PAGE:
Hospitals and doctors in Louisville, Ky., have joined the growing national parade of providers who have shed money-losing insurance plans to concentrate on what they say they do best-caring for patients.
Preferred Health Plan, created nearly 15 years ago by a 2,400-member physician group and several large not-for-profit hospital systems in the Louisville area, was sold in mid-November to Louisville-based Midwestern Insurance Alliance, Kentucky's biggest workers' compensation company.
"As providers, I don't think we have the expertise to be running third-party administrative plans; it's just not part of our core business," said Michael Lawton, vice president of managed care for Norton Healthcare, Louisville.
Preferred Health, a third-party administrator for self-funded health plans that covers about 30,000 individuals, was formed in 1989 by Baptist Healthcare System, Caritas Health Services, Jewish Hospital HealthCare Services, Norton and Physicians Inc., one of the nation's largest group practices with about 2,400 doctors.
A spokeswoman for the Kentucky Department of Insurance said she could not provide details on Preferred Health's annual financial figures, but the plan has never turned a profit.
"When we looked at the marketplace down here, and what our primary business was, we said this (health plan) is not a business that makes sense to us," said John Katsianis, vice president and chief financial officer at Caritas. "From our perspective, it wasn't a good match."
Terms of the sale were not disclosed, but officials at Midwestern, which reported about $30 million in premiums in 2002, said the company is expected to exceed $100 million in revenue next year with the addition of Preferred Health. More than 80% of the physicians and hospitals in the region are members of the plan.
Norm Risen, president and chief executive officer of Midwestern, which currently administers workers' compensation plans for more than 3,600 companies, said the acquisition will solidify Preferred Health's position in the marketplace and ensure that it remains locally owned.
"Our business goal through this acquisition is to provide the professional management necessary to stimulate PHP's growth in the market," Risen said, "while maintaining the high comfort level that participating physicians and employers already hold with PHP."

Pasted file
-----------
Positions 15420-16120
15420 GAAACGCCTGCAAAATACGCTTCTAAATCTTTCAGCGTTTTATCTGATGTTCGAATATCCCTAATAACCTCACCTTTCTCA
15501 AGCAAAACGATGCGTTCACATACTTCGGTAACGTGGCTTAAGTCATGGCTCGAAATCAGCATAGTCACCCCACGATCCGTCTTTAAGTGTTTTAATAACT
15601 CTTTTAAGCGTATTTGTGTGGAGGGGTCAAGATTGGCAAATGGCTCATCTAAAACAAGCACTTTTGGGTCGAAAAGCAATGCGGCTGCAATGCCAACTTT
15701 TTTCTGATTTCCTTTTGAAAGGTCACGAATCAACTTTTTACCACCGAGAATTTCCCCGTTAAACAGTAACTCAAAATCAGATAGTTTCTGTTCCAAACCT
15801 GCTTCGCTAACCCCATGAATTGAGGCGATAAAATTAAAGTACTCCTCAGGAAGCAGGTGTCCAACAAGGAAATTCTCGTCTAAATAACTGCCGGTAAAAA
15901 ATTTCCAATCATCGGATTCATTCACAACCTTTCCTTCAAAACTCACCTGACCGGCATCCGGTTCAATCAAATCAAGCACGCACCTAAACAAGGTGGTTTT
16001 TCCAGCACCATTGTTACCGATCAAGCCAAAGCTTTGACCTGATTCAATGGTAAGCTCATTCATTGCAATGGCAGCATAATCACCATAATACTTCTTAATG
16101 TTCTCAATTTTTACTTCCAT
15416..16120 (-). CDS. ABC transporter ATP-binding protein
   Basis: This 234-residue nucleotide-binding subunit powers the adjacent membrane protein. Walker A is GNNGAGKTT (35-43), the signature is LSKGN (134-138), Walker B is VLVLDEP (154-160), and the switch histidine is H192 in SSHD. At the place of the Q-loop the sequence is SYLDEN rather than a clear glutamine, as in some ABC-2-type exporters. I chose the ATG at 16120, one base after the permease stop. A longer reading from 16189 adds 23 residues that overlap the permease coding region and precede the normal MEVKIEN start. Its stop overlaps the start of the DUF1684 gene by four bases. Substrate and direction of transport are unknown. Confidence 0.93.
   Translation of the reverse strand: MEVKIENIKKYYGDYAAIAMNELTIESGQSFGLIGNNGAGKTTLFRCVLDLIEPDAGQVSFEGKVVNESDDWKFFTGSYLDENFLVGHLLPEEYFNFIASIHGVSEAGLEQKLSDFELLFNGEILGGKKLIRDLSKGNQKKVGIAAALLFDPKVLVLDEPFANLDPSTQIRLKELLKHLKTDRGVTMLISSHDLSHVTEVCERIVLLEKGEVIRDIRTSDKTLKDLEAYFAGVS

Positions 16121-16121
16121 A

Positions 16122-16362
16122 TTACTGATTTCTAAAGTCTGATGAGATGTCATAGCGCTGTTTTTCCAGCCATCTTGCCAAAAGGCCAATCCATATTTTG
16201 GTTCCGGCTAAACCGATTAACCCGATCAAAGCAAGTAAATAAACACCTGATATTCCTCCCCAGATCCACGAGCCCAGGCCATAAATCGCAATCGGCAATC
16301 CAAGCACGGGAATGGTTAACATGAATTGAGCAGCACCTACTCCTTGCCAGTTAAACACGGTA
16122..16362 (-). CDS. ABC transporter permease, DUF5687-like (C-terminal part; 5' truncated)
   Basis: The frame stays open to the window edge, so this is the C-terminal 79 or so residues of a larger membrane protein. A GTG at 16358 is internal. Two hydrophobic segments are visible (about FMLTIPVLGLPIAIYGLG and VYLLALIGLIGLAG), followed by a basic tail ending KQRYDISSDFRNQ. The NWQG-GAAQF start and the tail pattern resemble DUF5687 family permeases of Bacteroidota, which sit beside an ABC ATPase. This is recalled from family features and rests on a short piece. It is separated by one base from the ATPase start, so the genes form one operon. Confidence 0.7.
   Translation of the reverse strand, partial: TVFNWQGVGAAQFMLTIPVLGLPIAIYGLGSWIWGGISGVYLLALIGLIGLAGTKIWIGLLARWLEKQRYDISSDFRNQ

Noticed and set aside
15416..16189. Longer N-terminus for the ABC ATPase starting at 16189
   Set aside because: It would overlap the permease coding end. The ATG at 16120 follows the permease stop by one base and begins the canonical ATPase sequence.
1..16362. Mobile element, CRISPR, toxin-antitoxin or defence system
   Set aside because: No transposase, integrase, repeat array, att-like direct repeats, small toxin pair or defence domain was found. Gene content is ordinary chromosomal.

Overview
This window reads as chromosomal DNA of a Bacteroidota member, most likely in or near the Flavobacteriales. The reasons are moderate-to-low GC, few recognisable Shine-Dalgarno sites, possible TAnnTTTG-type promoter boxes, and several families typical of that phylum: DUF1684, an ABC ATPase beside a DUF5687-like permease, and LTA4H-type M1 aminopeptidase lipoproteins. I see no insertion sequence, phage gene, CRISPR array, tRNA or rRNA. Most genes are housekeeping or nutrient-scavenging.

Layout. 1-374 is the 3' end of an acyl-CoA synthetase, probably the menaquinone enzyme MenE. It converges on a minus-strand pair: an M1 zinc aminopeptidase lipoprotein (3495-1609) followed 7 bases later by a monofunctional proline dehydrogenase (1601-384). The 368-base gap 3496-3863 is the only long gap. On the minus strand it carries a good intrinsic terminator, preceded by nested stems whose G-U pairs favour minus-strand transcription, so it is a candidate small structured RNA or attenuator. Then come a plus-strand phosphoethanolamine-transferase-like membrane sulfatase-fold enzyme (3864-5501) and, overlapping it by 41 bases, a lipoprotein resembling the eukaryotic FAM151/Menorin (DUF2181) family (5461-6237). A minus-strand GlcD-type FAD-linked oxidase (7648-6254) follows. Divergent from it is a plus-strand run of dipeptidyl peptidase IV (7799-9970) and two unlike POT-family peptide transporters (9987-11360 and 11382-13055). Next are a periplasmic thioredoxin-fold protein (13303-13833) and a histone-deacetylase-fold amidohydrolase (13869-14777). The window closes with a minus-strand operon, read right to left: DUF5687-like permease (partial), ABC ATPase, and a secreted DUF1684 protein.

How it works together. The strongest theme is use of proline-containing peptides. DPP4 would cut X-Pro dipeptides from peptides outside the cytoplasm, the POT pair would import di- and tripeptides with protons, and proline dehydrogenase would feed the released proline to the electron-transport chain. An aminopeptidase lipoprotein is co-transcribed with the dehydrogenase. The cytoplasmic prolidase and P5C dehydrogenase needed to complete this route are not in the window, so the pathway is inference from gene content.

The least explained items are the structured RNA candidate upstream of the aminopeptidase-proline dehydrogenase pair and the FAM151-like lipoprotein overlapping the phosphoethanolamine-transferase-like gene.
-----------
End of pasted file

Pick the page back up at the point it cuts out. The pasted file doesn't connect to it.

The divestiture of money-losing managed-care plans is nothing new for providers. Nationwide, the number of HMOs has dropped about 30% to 454 over the last five years, according to InterStudy Publications. Meanwhile, 10 provider-owned plans were scuttled last year, according to Cain Bros., an investment-banking firm.
The physicians and health systems that formed the Preferred Health coalition in 1989 had no real incentive to continue a plan that was hatched as a way to compete against large rivals like Humana, which operated its own closed managed-care network for the three for-profit hospitals it owned in Louisville until the early 1990s. Now, all of the hospitals involved with Preferred Health have contracts with Humana as well as their own managed-care plan.
"Hospitals determined that they really shouldn't be in the insurance business-they had no desire to continue," said Paul Jennings, president and CEO of Physicians Inc. "They have no motivation to do it."
Though Preferred Health was never profitable, Jennings called it a solid plan that could be a financial success once it grows outside its relatively small scope in Louisville. The original owners of the plan will remain involved with the company's operations as advisers.
"PHP could be very successful," Jennings said, "but only if you're willing to really back it up with growth and go statewide. That wouldn't benefit the local hospitals. So what was best for PHP was to get someone who had the ability and the desire to create a state- wide network." [[[[